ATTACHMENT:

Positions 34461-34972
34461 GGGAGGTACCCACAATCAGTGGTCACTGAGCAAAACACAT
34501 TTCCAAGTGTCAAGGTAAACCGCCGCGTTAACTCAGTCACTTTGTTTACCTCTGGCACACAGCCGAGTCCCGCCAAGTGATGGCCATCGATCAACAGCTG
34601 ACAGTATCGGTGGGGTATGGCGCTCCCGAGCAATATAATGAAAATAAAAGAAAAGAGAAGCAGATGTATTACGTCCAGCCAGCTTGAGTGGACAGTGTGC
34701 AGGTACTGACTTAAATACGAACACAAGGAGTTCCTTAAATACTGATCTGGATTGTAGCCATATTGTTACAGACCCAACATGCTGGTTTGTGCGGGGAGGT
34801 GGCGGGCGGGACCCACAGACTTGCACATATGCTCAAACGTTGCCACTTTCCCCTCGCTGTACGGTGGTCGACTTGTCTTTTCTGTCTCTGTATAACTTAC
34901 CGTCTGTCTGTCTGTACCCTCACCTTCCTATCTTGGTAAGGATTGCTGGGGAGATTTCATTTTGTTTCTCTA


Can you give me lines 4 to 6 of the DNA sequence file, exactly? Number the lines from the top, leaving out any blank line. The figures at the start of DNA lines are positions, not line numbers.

34601 ACAGTATCGGTGGGGTATGGCGCTCCCGAGCAATATAATGAAAATAAAAGAAAAGAGAAGCAGATGTATTACGTCCAGCCAGCTTGAGTGGACAGTGTGC
34701 AGGTACTGACTTAAATACGAACACAAGGAGTTCCTTAAATACTGATCTGGATTGTAGCCATATTGTTACAGACCCAACATGCTGGTTTGTGCGGGGAGGT
34801 GGCGGGCGGGACCCACAGACTTGCACATATGCTCAAACGTTGCCACTTTCCCCTCGCTGTACGGTGGTCGACTTGTCTTTTCTGTCTCTGTATAACTTAC